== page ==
A sister court, presided over by Justice Saliu Saidu, had on June 14, 2016, granted to AMCON an interim injunction against NICON Investment Limited, Global Fleet Oil & Gas Limited and Mr. Jimoh Ibrahim.
But, NICON Insurance Limited, Nigeria Re-Insurance Hotels Limited, Abuja International Hotels Limited and NICON Hotels Limited had in a Motion on Notice, filed by their lawyers led by Chief Niyi Akintola (SAN) and Chief Bolaji Ayorinde (SAN) asked the court to set aside and discharge the exparte order on the grounds that AMCON deliberately failed to make full disclosure of all material facts before the court.
At the resumed hearing of the applications to discharge the exparte order today, AMCON’s lawyer told the court that since the provision of the Federal High Court rules encourages amicable settlement of dispute, parties have decided to meet and report back to court within two weeks.
“In the spirit of good faith to show that we are doing this to promote equity and justice we agree that the exparte order should be suspended so that parties can explore the issue of settlement.
“We have an agreement that each of the parties will nominate one chartered accountant each that will carry out forensic audit of the account.
“Since, Union bank is the principal bank that gave out the loan, the accountants will meet at Union Banks headquarters and they are to report back within two weeks,” Yusuf Ali said.
Confirming the agreement, Mr Jimoh Ibrahim’s lawyers also urged the court to set aside the exparte order so as to give parties unfettered access to meet and report back to the court.
“We have appointed Adewale Folowosele & Associates and await that of AMCON and Union bank respectively. Consequently, I apply that the exparte order of June 14, 2016 should be discharged and parties will return back to court within two weeks,” Niyi Akintola (SAN) told the court.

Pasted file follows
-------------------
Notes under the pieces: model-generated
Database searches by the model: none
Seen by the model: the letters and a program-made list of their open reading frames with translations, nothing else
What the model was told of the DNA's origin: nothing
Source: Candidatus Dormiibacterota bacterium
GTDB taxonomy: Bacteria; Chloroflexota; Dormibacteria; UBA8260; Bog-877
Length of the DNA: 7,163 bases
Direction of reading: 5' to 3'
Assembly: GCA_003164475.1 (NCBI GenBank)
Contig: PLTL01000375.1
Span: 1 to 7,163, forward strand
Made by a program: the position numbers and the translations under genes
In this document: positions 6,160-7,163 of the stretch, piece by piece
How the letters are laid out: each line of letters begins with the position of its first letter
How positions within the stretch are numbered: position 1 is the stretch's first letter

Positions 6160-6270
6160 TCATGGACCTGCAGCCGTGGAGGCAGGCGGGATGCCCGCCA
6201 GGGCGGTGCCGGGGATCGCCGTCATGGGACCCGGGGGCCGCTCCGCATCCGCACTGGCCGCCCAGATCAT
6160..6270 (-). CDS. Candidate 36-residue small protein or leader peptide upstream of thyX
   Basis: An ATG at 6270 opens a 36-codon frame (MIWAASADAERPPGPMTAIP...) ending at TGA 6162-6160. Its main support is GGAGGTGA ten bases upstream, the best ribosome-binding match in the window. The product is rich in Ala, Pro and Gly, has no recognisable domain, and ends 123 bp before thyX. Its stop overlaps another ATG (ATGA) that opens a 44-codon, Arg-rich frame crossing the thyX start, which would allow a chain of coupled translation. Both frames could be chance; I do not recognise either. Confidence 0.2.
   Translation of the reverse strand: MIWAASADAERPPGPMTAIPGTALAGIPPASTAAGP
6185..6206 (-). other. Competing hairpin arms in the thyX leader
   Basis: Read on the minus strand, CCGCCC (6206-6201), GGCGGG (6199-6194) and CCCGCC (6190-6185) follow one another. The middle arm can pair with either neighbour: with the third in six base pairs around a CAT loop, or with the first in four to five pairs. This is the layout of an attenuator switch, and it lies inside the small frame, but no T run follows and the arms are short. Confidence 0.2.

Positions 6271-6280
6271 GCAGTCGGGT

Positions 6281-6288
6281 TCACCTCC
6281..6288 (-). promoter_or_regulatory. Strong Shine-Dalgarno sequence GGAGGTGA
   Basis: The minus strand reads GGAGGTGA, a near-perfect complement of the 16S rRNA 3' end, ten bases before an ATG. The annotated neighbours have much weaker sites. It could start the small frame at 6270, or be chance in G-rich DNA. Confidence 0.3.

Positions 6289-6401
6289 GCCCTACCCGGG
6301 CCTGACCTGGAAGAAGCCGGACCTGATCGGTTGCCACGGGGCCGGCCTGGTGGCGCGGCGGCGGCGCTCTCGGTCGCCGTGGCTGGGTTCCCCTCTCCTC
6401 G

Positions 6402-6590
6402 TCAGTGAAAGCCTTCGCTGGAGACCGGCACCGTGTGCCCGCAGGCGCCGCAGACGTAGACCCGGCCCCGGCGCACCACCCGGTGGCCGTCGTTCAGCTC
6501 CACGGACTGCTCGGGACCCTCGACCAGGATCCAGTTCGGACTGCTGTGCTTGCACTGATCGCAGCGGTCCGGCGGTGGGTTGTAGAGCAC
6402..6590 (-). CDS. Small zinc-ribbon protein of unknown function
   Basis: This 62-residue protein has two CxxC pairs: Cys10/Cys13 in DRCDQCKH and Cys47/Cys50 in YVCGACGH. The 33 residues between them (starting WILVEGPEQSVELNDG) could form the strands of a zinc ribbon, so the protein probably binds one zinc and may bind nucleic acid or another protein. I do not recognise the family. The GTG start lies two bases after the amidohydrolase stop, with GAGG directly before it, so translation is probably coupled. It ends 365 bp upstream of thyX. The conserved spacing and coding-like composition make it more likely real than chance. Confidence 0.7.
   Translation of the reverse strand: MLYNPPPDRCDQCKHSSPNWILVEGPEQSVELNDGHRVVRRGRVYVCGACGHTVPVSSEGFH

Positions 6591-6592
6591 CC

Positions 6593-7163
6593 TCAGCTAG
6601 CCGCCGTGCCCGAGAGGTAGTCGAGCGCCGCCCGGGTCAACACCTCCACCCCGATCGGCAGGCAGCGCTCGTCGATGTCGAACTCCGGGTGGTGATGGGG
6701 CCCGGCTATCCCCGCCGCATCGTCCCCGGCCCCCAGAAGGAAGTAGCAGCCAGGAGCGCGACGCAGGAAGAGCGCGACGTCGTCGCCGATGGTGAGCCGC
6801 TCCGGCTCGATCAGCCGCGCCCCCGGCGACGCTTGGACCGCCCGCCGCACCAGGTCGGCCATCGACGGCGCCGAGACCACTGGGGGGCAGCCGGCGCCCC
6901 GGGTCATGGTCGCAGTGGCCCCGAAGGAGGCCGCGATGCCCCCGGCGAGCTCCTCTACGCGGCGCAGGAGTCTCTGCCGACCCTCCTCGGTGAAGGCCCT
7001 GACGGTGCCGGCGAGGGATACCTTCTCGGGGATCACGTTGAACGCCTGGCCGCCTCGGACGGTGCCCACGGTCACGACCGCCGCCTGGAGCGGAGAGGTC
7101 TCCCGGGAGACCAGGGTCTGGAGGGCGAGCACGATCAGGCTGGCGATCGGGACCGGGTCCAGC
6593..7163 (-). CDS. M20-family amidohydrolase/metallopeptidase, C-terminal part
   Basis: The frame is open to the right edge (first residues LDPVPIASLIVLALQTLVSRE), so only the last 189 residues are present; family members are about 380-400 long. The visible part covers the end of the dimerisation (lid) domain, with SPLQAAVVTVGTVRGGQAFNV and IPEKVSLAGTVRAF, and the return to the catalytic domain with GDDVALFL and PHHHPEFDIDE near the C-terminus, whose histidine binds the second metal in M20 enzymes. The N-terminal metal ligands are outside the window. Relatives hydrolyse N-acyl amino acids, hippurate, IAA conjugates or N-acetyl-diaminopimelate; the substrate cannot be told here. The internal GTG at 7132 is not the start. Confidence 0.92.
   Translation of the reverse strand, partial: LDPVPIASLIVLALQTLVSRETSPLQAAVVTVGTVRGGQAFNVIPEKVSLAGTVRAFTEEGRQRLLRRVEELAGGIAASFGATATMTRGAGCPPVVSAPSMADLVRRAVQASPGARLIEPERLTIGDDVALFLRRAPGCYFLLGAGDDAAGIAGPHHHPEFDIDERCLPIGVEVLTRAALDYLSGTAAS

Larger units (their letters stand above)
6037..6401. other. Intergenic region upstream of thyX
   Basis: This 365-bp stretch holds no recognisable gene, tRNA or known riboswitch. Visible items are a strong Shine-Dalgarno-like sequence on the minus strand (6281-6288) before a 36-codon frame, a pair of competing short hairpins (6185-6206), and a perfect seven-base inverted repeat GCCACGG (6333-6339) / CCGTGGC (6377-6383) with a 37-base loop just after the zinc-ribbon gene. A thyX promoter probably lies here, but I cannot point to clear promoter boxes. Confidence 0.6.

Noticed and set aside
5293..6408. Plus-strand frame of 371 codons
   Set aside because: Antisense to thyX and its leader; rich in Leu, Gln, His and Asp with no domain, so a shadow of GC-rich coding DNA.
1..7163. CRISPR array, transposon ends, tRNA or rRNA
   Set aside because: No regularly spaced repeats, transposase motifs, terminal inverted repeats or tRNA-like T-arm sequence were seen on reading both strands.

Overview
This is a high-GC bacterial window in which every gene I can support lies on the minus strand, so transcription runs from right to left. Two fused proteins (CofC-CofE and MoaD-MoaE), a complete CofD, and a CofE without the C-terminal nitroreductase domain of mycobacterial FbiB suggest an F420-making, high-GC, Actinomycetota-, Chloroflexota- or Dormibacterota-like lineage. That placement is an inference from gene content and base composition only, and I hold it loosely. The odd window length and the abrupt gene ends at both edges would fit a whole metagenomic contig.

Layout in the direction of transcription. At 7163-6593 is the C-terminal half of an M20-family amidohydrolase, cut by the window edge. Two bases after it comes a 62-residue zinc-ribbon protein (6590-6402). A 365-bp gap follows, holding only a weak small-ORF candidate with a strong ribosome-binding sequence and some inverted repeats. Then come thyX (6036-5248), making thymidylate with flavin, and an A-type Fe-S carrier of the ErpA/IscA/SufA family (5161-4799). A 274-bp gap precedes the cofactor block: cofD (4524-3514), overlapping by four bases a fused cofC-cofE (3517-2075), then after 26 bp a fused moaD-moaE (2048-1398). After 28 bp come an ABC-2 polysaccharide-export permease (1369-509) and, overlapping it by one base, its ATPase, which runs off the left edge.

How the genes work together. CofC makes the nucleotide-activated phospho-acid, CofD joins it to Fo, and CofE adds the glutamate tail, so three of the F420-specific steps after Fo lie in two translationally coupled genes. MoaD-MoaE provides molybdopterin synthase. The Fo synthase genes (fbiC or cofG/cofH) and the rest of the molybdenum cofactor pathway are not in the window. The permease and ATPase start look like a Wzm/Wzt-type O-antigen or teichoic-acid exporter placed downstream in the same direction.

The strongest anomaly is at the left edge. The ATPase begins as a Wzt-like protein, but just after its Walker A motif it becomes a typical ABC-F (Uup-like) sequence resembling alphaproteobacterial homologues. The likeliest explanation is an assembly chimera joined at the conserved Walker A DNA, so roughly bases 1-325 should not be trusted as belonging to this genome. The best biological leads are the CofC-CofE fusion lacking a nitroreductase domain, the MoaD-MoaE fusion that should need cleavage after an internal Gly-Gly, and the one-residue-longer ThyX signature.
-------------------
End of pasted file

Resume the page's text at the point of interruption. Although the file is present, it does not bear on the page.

In a short ruling, Justice Anka discharged the order and adjourned the matter till August 1, 2016.
Before this ruling, lawyers to Jimoh Ibrahim in their applications had told the court that the properties attached by the interim order belongs to certain persons who were not parties to the suit filed by AMCON thereby making it illegal, unlawful and contrary to the provisions of Section 28 of the NICON Insurance Corporation of Nigeria Act, Cap N54 Laws of the Federation of Nigeria, 2004.
‘’We also submit that the only condition under which the hounourable court can entertain the application of a person who is not a party to the suit is when the party has first sought for and obtained the leave of the court before bringing the action,” Ayorinde (SAN) argued.
The applicants had in a 24-pragraph affidavit in support of the Motion on Notice deposed to by one Gbenga Onilude, stated that none of the properties attached in the exparte order belong to any of the defendants; NICON Investment Limited, Global Fleet Oil and Gas Limited and Barrister Jimoh Ibrahim.
According to the deponent, the exparte order was obtained via suppression and misrepresentation of material facts by the plaintiff (AMCON) and it was obtained in bad faith against persons who are not parties to the suit.